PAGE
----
If you don't have a sense of humor, you probably don't have any sense at all.
I had a nightmare one recent night. In a committee meeting I was sandwiched between the three Kurth boys as we discussed, and cussed, hog confinement regulations. When allied, the three of them were formidable opponents but in my nightmare they were arguing among themselves and I was caught in a very uncomfortable middle. Fortunately it was just a dream, but a very memorable one.
Gene, Gene made a machine. Hank, Hank turned the crank. Joe, Joe made it go. Art, Art passed gas and blew the whole darn thing apart. (I altered the last sentence a bit!) It has been at least 70 years since I first heard that schoolyard rhyme.
I know the segue is feeble but I wanted to remind old-timers of that old verse, and brothers Tom, Dick and Jerry Kurth did make things happen.
That threesome might not fit the conventional entrepreneurial mold, but I can't think of a family with more ambition and capitalistic spirit. Retail, service, manufacturing, education, home building, you name it, they have 'been there, done that,' with, and for Le Mars.
Reminiscent of the best of characters in Horatio Alger's books, all three were entrepreneurs, and Tom, a respected retired educator (Earth Science for 32 years) continues the trend. Dick, a former teacher, is a retired clothing manufacturer, and the late Jerry was a clothier, manufacturer's rep, realtor and restaurateur, among other things. He was active in the C of C and athletics at every level. Charismatic, he had more talent 'in his little finger' than most of us have in total.
Sons of Joe and Orle Kurth, they grew up without a silver spoon, working in the small family business (Ideal Cleaners), and continued to work hard, and they worked smart. Talented and educated, they have launched many successful businesses, often doing two or more at a time. Jerry and Dick collaborated in the manufacturing operation as Tom and Jerry did in the development and building business.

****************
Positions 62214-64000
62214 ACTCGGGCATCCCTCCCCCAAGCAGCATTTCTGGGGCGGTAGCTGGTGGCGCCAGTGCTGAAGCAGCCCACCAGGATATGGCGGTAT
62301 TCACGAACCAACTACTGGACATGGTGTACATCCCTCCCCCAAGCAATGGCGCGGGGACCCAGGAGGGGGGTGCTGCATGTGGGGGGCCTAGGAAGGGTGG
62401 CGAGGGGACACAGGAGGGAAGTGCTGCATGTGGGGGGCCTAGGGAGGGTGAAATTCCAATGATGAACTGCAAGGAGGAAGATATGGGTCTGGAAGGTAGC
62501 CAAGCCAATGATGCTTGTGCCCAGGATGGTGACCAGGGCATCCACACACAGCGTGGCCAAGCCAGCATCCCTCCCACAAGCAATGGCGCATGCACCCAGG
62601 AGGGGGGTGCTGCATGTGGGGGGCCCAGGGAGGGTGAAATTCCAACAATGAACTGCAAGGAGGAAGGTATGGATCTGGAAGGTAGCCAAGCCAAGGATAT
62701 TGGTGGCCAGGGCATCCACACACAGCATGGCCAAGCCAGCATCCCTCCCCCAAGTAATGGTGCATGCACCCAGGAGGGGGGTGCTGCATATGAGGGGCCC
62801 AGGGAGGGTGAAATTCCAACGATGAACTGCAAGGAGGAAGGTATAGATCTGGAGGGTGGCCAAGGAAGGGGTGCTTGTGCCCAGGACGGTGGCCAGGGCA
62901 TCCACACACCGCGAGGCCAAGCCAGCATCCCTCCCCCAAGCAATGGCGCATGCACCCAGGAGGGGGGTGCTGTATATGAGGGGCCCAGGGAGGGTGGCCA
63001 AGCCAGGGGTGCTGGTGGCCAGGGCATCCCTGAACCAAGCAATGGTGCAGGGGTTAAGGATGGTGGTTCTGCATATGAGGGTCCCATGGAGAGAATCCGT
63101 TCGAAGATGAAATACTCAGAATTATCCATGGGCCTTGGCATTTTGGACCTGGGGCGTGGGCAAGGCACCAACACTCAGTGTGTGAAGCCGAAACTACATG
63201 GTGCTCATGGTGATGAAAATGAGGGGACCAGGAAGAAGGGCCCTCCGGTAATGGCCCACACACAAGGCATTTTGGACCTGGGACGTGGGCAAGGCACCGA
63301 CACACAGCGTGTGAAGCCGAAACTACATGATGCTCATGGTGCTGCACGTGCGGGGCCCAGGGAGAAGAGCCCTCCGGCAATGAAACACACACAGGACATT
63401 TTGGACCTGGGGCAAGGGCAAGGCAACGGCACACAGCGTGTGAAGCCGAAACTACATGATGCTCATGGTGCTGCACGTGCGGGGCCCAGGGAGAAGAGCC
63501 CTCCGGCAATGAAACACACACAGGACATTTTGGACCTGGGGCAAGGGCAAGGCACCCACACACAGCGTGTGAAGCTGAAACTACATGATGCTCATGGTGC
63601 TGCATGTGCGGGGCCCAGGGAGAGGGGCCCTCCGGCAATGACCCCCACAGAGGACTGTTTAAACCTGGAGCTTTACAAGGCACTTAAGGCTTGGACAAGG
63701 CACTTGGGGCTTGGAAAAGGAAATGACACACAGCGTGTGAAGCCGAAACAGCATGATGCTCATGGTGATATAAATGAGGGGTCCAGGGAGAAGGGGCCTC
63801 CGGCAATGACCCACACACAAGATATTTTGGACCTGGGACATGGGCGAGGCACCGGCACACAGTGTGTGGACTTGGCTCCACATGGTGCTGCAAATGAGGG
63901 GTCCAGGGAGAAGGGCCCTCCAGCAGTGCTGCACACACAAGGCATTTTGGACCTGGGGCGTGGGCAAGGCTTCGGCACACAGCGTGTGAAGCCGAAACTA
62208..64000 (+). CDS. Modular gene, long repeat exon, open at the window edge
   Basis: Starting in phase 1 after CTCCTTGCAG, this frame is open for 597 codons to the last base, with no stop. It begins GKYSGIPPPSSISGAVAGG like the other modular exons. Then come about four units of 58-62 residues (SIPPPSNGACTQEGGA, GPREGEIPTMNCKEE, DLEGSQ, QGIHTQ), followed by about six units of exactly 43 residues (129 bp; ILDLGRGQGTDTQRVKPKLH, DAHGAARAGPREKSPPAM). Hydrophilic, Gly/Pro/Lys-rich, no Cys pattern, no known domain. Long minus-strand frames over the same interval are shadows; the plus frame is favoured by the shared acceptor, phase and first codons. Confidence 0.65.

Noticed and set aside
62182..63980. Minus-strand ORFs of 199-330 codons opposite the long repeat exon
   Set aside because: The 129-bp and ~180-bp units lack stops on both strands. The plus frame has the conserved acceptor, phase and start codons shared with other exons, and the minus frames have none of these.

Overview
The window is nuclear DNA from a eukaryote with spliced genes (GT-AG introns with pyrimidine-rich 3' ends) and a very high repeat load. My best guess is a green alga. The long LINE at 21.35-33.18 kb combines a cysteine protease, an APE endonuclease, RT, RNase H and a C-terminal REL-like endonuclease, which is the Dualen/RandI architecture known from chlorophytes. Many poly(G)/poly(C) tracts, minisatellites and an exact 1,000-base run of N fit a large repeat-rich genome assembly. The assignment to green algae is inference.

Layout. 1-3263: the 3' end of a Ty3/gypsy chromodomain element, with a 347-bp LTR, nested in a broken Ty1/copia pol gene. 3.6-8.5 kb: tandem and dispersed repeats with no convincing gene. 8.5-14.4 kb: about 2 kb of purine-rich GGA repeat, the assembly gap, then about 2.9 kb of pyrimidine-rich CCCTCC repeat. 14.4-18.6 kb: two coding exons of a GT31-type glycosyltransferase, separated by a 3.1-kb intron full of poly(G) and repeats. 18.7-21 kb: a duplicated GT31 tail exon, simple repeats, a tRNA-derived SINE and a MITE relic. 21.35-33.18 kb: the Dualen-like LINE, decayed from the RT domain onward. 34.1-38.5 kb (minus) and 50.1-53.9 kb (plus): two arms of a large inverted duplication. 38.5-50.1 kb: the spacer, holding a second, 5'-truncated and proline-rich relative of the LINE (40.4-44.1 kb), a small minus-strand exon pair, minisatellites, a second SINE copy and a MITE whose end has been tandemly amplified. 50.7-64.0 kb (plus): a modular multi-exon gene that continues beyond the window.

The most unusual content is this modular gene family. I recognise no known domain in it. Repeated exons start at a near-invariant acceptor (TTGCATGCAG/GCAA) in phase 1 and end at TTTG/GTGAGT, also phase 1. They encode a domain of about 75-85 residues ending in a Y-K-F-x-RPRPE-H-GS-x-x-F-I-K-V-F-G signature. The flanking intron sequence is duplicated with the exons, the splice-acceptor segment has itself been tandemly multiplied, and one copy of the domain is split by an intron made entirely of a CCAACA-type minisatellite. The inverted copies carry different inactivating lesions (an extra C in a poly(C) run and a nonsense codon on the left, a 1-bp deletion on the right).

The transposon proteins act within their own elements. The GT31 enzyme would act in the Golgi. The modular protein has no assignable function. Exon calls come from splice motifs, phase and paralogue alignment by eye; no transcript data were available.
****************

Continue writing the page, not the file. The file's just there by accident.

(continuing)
Strong willed, I would guess they had some interesting 'discussions' as kids! Good athletes, Jerry especially, I'll bet they were a 'handful,' scuffling among themselves but bristling if others picked on a brother.
Tom was elected to the City Council in 1973, defeating incumbent Dr. W.E. Rozeboom, and serves on the Planning and Zoning Commission today. A few years later Jerry lost his city council race against incumbent Merlin Mohning by only one vote.
Short in stature, they sometimes wore a chip on their shoulder but always had a fire in the belly, and a finger on the trigger. They were never known for patience, but compared to the other two, Tom is laid-back!
You wouldn't associate Dick with the idiom, "You can catch more flies with honey than with vinegar," -- I'm thinking he would say, "Who the heck wants flies?"
Dick's sharp, often accurate, public criticisms often lose some strength because they are, well -- sharp. Dick is the kind of guy you are not always sure you want with you, but you sure don't want him to be on the other side! I miss his letters to the editor.
The grave of Mother Featherlegs, prostitute, and outlaw, is between Lusk and Jay Em Wyoming. On the old Cheyenne trail, ten miles of unpaved, rutty road, the grave is marked by a 3,500-pound pink granite slab, with a worn inscription, blocked by a metal pipe fence.
The inscription reads, "Her (sic) lies Mother Featherlegs. So called, as in her ruffled pantalettes she looked like a feather-legged chicken in a high wind. She was roadhouse ma'am. An outlaw confederate, she was murdered by "Dangerous Dick Davis the Terrapin" in 1879."
Mother Featherlegs pantalets -- or a reasonable facsimile thereof -- are now on display at the Stagecoach Museum in Lusk, Wyoming.
You have (or not, city folk/young folk) heard of Woods Brothers, Minneapolis Moline, Case, and Rumely threshing machines, but how about the Alta?
From an 1893 Le Mars Sentinel; "The Pech Manufacturing Company of this city has taken the contract to build the Alta self feeding threshing machine attachment for the inventor. The proprietors of this valuable threshing machine attachment have orders for twenty machine to be got out at once.
Le Mars is glad to be able to do this class of work and the half dozen men to be employed is but the beginning of a larger manufacturing plant."
Remember (this makes you feel better-right?) -- "The economy is in fine shape."
Don Paulin, firstname.lastname@example.org, 7557 30th Av, Norwalk, IA 50211 - 515-201-7236